By Fiona Rigg, PAWDinkum.

When it comes to introducing a new furry family member to your toddler, there are steps you can take to make the experience a good one for every member of the family, including the new four-legged one!

Fiona Rigg is the founder of PAWDinkum. Image: Supplied.

  • Until you are 100 percent sure that your pooch and toddler know how to behave around each other – always be present.
  • Set it up to be: casual and relaxed. Don't rush the first meeting, just like a first date, first impressions are important. Put your best foot forward to make a good impression. It will strengthen the bond between your toddler and your new furry family member.
  • Children will be very excited when they finally meet their new fur sibling, it's important to encourage them to speak in their gentle quiet voice as the pup will never have seen a little person before and may be quite frightened, his first instinct may be to run.
  • Be patient, practice makes perfect. Chill out and be relaxed. Make sure no one is too tired or hungry for the initial hello.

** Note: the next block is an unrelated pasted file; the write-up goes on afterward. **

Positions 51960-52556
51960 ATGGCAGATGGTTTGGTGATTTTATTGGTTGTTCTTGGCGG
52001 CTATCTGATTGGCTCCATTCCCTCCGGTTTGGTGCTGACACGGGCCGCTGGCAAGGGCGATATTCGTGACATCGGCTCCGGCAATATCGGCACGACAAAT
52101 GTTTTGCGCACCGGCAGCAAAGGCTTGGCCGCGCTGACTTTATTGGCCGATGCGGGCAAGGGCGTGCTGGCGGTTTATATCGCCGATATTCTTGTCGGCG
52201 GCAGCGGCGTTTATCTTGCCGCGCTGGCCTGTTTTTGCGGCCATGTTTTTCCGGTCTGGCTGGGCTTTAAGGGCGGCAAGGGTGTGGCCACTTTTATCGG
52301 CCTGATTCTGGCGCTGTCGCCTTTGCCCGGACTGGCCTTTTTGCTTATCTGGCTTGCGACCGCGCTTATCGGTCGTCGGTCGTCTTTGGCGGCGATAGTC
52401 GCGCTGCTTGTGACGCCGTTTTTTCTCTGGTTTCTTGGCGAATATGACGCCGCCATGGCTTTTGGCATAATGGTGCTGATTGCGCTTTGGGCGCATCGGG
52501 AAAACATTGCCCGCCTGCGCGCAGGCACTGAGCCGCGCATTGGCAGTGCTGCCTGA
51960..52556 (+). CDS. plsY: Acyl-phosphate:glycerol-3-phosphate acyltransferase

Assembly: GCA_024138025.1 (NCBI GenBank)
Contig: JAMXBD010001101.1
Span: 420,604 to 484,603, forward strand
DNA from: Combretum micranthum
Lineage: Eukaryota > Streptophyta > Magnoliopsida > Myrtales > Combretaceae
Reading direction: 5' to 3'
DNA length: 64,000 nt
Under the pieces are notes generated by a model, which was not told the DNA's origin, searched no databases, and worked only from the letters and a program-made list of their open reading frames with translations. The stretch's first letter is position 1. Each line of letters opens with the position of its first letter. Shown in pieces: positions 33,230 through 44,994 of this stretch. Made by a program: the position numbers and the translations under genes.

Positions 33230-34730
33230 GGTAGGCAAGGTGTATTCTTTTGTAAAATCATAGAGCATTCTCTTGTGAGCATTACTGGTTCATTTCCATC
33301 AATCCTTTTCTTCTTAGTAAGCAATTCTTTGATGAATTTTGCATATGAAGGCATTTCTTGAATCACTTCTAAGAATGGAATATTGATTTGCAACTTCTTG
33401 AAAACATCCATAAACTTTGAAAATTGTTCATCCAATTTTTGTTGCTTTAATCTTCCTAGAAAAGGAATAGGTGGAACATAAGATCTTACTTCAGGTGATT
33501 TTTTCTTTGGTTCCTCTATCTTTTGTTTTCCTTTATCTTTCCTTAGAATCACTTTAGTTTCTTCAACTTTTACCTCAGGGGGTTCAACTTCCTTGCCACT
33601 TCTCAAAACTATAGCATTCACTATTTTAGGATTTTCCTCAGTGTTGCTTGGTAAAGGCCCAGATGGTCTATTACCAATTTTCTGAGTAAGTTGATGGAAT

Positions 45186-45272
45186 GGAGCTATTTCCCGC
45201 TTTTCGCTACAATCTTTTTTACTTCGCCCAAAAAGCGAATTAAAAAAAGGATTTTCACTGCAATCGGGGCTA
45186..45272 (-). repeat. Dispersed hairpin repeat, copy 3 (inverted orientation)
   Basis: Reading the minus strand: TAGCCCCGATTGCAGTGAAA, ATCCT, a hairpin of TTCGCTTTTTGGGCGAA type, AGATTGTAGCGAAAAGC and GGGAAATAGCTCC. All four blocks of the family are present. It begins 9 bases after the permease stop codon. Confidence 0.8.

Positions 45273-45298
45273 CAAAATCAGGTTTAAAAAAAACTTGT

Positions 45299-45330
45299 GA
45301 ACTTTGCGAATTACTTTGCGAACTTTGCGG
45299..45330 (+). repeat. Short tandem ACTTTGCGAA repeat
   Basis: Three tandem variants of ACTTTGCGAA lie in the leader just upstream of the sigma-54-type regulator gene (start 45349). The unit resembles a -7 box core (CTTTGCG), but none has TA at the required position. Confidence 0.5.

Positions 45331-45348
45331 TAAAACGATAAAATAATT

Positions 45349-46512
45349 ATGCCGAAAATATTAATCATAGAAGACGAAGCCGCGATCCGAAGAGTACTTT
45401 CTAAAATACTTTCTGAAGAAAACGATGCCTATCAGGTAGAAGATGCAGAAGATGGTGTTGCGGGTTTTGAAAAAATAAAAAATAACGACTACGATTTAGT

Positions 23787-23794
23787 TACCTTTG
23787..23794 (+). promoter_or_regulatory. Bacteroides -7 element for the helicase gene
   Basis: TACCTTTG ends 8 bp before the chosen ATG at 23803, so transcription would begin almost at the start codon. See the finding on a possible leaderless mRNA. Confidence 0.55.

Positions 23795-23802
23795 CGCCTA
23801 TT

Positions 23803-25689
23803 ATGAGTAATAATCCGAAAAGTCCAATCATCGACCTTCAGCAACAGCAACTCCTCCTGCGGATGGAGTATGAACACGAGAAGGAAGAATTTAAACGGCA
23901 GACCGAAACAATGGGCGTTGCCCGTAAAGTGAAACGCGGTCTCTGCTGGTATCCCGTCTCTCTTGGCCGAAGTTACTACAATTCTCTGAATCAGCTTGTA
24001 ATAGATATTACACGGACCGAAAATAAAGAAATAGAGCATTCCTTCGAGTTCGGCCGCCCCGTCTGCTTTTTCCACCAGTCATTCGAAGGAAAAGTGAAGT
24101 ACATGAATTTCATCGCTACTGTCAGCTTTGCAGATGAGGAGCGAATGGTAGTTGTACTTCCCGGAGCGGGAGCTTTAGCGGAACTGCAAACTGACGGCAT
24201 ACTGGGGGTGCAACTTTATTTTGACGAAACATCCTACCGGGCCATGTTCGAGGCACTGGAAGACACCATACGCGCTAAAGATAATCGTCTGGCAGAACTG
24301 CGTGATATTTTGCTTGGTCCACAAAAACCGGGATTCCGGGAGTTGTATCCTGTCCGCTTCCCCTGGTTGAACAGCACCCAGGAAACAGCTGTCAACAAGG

• Take the first introduction slowly, ask your toddler to speak in their soft quiet voice, explaining it's important to be gentle with dogs, not to tug their hair or poke them, just gentle stoking.
  • If visiting a new dog, encourage them to always ask "May I pat your dog please?"
  • Discourage the dog being smothered with love with the initial meet and greet – suggest a tickle under the chin, a pat on the head and a few soothing words will be sufficient. Your pup will clearly let you know if he wants more.
  • It's important to get your pooch used to being touched and stroked all over and they understand the basic commands: The basic 'sit', 'stay', 'down', 'leave' and 'come' when called.
  • Explain never touch or get too close to a dog whilst they are with food or their special toy.
  • Be a good role model, kids are quick learners.

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  • Show them how to let the dog smell your hand by your side, don't make any fast moves or loud noises in the first meeting. However, it's important to not be over protective from regular household noises, and it's a good idea to get him accustomed to the sound of such appliances as the vacuum cleaner, dishwasher, radio, television and washing machine and the normal family life.
  • Allow your children to handle the new dog under your supervision. They will soon love and accept him/her and be a loyal loving family member.